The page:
WASHINGTON, D.C. – U.S. Secretary of Veterans Affairs Dr. David J. Shulkin on Wednesday announced that he is considering possible new presumptive conditions that may qualify for disability compensation for veterans related to Agent Orange exposure.
“After thoroughly reviewing the National Academy of Medicine (NAM)’s latest report regarding Veterans and Agent Orange, and associated data and recommendations from the NAM Task Force, I have made a decision to further explore new presumptive conditions for service connection that may ultimately qualify for disability compensation,” Secretary Shulkin said. “I appreciate NAM’s work and the commitment and expertise of VA’s NAM Task Force, and look forward to working with the Administration on the next steps in the process.”
⇒Link to the NATIONAL ACADEMIES PRESS online version of the full 2014 Veterans and Agent Orange Report (1,084 pages)
The Department of Veterans Affairs will now begin work with the Administration to concurrently conduct a legal and regulatory review of these potential presumptive conditions, including inflammatory diseases, hypertension, and certain types of cancer, for awarding disability compensation to eligible veterans.
Any ailments Shulkin should approve to the VA’s list of 14 “presumptive diseases” linked to herbicide exposure would make many more thousands of Vietnam War veterans eligible for VA disability compensation and health care.
The VA has recognized certain cancers and other health problems as presumptive diseases associated with exposure to Agent Orange or other herbicides during military service. Veterans and their survivors may be eligible for compensation benefits:
- AL AmyloidosisA rare disease caused when an abnormal protein, amyloid, enters and collects tissues or organs
- Chronic B-cell LeukemiasA type of cancer which affects a specific type of white blood cell
- Chloracne (or similar acneform disease)A skin condition that occurs soon after exposure to chemicals and looks like common forms of acne seen in teenagers. Under VA’s rating regulations, it must be at least 10 percent disabling within one year of exposure to herbicides.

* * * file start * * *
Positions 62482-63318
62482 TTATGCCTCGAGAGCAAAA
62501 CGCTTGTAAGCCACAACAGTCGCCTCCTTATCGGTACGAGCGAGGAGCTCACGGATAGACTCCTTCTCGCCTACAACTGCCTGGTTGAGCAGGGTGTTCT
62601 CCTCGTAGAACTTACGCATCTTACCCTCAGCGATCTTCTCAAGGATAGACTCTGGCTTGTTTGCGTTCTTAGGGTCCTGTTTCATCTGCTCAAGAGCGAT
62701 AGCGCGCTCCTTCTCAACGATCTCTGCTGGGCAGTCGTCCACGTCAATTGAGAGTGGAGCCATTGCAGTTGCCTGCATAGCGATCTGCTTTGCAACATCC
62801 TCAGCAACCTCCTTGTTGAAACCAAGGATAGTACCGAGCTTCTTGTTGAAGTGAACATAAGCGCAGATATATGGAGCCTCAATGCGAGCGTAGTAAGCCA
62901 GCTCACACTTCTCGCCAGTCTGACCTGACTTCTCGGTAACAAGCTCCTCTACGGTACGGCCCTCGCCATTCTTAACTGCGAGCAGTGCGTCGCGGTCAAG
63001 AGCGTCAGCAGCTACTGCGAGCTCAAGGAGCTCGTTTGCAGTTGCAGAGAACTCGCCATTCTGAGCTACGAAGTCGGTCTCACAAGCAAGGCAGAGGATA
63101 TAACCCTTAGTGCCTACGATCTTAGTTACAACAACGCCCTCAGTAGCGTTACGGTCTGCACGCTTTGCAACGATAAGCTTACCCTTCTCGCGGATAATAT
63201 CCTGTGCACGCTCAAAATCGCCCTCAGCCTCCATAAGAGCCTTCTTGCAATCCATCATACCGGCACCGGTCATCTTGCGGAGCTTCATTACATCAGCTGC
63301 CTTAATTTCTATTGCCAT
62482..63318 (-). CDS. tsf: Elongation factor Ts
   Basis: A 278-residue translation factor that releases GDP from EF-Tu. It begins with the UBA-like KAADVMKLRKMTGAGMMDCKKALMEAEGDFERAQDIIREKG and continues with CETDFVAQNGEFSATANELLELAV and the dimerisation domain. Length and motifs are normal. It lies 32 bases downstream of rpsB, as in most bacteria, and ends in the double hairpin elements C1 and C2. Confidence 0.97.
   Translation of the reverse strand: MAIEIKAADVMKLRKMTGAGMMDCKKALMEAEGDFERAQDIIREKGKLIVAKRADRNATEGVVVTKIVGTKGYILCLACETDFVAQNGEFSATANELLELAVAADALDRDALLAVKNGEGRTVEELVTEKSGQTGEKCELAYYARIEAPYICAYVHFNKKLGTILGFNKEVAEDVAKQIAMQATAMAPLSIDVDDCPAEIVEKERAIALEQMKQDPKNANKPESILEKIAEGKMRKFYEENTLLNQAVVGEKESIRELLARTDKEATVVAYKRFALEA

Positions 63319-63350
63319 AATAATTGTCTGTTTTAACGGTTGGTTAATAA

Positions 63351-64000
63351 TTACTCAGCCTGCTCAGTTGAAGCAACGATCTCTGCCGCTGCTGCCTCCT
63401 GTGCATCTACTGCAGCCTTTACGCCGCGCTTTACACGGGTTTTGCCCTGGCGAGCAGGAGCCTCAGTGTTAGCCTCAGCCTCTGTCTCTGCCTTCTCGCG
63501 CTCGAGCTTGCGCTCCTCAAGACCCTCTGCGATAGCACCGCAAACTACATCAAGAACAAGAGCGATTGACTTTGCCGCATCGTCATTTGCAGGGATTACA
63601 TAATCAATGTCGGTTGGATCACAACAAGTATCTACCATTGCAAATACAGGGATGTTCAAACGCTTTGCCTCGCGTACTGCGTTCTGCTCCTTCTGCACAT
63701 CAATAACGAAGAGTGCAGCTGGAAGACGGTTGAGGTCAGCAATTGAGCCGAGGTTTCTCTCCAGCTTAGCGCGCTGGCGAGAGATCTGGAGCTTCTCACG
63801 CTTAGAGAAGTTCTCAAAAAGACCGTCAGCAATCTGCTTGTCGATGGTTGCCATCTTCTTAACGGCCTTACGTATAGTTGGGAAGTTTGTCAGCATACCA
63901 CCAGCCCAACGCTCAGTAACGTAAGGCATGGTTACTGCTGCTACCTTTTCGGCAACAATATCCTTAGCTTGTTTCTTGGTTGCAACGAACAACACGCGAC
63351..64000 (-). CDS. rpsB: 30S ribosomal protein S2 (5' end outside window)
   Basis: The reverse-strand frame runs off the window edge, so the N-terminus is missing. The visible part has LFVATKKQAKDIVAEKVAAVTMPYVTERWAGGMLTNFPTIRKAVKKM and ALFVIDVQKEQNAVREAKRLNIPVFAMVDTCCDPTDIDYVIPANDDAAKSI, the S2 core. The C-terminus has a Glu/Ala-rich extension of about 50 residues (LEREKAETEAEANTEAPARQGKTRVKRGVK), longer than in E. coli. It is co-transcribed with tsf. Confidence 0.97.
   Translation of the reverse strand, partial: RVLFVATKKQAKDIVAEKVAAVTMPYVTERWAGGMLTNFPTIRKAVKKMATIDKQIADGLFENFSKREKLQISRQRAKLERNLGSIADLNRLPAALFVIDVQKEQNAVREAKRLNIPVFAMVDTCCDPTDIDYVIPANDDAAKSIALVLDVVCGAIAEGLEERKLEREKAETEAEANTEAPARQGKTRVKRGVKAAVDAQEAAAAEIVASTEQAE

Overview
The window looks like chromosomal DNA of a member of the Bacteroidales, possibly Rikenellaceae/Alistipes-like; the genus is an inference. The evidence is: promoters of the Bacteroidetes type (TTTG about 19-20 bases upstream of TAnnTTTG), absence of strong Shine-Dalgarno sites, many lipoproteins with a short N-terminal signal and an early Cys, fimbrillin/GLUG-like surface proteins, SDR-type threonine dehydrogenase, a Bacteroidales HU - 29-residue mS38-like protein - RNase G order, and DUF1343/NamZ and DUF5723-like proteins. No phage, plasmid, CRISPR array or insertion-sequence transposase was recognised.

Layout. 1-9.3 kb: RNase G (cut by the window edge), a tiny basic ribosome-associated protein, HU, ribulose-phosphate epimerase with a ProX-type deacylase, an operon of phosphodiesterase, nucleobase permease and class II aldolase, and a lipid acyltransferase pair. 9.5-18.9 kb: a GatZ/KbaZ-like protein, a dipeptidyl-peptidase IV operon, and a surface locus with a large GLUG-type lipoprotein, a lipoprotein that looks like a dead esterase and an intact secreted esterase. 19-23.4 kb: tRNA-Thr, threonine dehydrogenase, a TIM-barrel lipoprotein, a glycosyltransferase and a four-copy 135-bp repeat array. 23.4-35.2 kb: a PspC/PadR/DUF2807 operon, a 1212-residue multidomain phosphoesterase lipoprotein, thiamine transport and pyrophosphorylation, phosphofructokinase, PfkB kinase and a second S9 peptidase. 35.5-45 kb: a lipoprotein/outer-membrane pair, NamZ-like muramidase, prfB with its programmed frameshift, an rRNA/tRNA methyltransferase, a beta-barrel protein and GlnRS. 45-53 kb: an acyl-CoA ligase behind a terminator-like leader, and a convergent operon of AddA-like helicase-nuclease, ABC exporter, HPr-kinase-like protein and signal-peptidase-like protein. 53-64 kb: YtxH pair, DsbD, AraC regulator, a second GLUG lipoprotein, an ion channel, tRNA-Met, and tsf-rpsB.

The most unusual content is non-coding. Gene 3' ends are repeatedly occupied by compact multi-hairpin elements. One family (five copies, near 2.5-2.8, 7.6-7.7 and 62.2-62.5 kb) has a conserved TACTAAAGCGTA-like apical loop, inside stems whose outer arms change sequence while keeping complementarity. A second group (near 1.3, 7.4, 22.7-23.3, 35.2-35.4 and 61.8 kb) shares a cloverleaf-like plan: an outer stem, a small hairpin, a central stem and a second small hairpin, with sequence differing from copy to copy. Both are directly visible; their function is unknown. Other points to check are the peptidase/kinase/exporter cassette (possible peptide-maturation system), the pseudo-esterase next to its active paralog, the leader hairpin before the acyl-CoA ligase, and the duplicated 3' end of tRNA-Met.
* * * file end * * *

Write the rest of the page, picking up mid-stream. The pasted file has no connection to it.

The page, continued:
- Diabetes Mellitus Type 2A disease characterized by high blood sugar levels resulting from the body’s inability to produce or respond properly to the hormone insulin
- Hodgkin’s DiseaseA malignant lymphoma (cancer) characterized by progressive enlargement of the lymph nodes, liver, and spleen, and by progressive anemia
- Ischemic Heart DiseaseA disease characterized by a reduced supply of blood to the heart, that can lead to chest pain (angina)
- Multiple MyelomaA cancer of plasma cells, a type of white blood cell in bone marrow
- Non-Hodgkin’s LymphomaA group of cancers that affect the lymph glands and other lymphatic tissue
- Parkinson’s DiseaseA progressive disorder of the nervous system that affects muscle movement
- Peripheral Neuropathy, Early-OnsetA nervous system condition that causes numbness, tingling, and muscle weakness. Under VA’s rating regulations, it must be at least 10 percent disabling within one year of herbicide exposure.
- Porphyria Cutanea TardaA disorder characterized by liver dysfunction and by thinning and blistering of the skin in sun-exposed areas. Under VA’s rating regulations, it must be at least 10 percent disabling within one year of exposure to herbicides.
- Prostate CancerCancer of the prostate; one of the most common cancers among older men
- Respiratory Cancers (includes lung cancer)Cancers of the lung, larynx, trachea, and bronchus
- Soft Tissue Sarcomas (other than osteosarcoma, chondrosarcoma, Kaposi’s sarcoma, or mesothelioma)A specific group of malignant of cancers in body tissues such as muscle, fat, blood and lymph vessels, and connective tissues
The conversation around Agent Orange exposure has heightened since Sen. John McCain’s diagnosis in July of glioblastoma, an aggressive form of cancer. During the Vietnam war, the military sprayed millions of gallons of the herbicide in Vietnam to kill enemy-covering jungle brush, and in the process, may have exposed as many as 2.6 million U.S. service members to potential repercussions — including McCain.